What is a ghost Merle pitbull? Here’s What to Do Next

What is a ghost merle bully?

Dogs with cryptic merle (also called phantom or ghost merle) typically display little to no merle pattern and some may be misclassified as non-merles. The cryptic merle alleles occur in the lower end of the range (typically from 200-255, however, this range and designation varies by study).

A phantom merle or cryptic merle is one with such small patches of merle—or none at all—that it appears to be a non-merle. This is commonly seen in dogs who are recessive red, clear recessive reds in particular, though patches can still be seen in certain red dogs.

Is Merle a Natural Coat Color for Pit Bulls?

What is a ghost Merle pitbull?

Now, we think all doggos are handsome and deserve belly rubs, but with the rise in merle pit bulls, many people are wondering what the official word is about them from show ring circles and if they can be entered in the breed registry.

With merle pit bulls, this is a gray area. Why? Because some people confuse the American pit bull terrier with other bully breeds.

Per the UKC breed standard for the American pit bull terrier, merle is prohibited along with albinism. Other than that, all colors, coat patterns, and color combinations are allowed. The similar American bully is also forbidden in the merle pattern, per the UKC breed standard.

Now, the American pit bull terrier isn’t recognized by the AKC, but their cousin, the American Staffordshire terrier, is. Unhelpfully, “pitbull terrier” is listed as another name for these in the breed overview.

The American Staffordshire terrier is permitted in all colors and patterns, per the AKC standard, including parti or patched. Dogs that are more than 80 percent white, black and tan, or liver are seen as less than ideal in the official standard.

Long story short: Officially, merle is a banned color in American pit bull terriers and isn’t naturally occurring, but similar bully breeds may have the pattern and still be registered.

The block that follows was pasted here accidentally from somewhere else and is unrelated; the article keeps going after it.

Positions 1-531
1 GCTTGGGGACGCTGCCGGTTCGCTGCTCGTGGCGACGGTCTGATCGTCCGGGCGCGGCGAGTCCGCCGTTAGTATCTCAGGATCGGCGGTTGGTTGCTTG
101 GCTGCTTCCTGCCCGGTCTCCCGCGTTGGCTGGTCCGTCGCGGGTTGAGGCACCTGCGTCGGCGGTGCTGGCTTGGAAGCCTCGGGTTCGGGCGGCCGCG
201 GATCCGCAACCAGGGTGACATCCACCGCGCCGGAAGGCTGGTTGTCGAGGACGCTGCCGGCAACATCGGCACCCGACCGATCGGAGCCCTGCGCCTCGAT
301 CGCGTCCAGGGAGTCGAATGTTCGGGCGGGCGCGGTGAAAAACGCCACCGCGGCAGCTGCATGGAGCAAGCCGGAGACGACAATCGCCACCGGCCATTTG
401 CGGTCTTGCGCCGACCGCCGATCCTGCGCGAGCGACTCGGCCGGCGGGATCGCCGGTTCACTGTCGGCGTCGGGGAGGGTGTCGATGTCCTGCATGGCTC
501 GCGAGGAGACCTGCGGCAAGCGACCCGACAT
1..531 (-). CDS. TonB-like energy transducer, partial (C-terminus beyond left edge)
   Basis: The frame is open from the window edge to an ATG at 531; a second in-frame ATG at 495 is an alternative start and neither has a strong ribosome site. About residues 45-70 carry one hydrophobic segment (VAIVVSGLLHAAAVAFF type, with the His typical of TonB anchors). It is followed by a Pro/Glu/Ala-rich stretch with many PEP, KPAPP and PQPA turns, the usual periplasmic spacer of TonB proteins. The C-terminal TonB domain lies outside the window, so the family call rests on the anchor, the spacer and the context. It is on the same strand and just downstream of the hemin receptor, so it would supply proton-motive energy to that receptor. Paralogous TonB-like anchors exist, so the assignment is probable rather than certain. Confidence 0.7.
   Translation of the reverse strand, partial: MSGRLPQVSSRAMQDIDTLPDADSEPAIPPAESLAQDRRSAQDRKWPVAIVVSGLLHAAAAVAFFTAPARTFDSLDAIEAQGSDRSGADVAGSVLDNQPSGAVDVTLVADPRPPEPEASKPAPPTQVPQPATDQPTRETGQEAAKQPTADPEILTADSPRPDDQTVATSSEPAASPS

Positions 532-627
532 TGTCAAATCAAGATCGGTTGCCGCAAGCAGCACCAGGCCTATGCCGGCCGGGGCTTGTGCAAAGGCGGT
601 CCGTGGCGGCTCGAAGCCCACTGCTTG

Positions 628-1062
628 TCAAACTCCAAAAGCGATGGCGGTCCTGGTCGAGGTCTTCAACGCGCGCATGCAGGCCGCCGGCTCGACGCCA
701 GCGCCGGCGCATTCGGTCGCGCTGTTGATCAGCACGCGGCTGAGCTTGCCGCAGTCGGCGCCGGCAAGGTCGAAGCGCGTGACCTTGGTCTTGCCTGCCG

Does Merle Color Cause Health Problems?

Dogs who have only a single copy of the merle gene rarely suffer from deafness and blindness, but the double merles (those with two copies of the gene) are at a greater risk of deafness, total blindness, and other eye issues due to a lack of skin pigment.

This lack of skin pigment can also put them at a high risk of skin cancer or sun burns.

If your merle puppy’s parents weren’t genetically tested before breeding, it’s cause for concern. Not because we think deaf or blind dogs aren’t awesome, but because eye and skin issues can be painful for your pooch and expensive for you to treat in the long run.

The Secret TRUTH About The MERLE Color In American Bullies & Pitbulls | New Born Merle Puppies

A merle coat is one of the most gorgeous in the dog world, an enticing swirl of colors which grants each dog a unique and distinguishing pattern, which often involve dark splotches of a color overlaying a lighter shade of the same hue.

While merle coloring is not restricted to pitbulls, the allure of this coat is attractive to the lovers of this breed and many current and would-be pitbull owners covet these astonishingly beautiful animals and many are willing to pay great expense to have a merle pitbull of their own.

As such, there are a wide-spectrum of questions about merle pitbull acquisition and even concerns raised about what causes these unusual color schemes.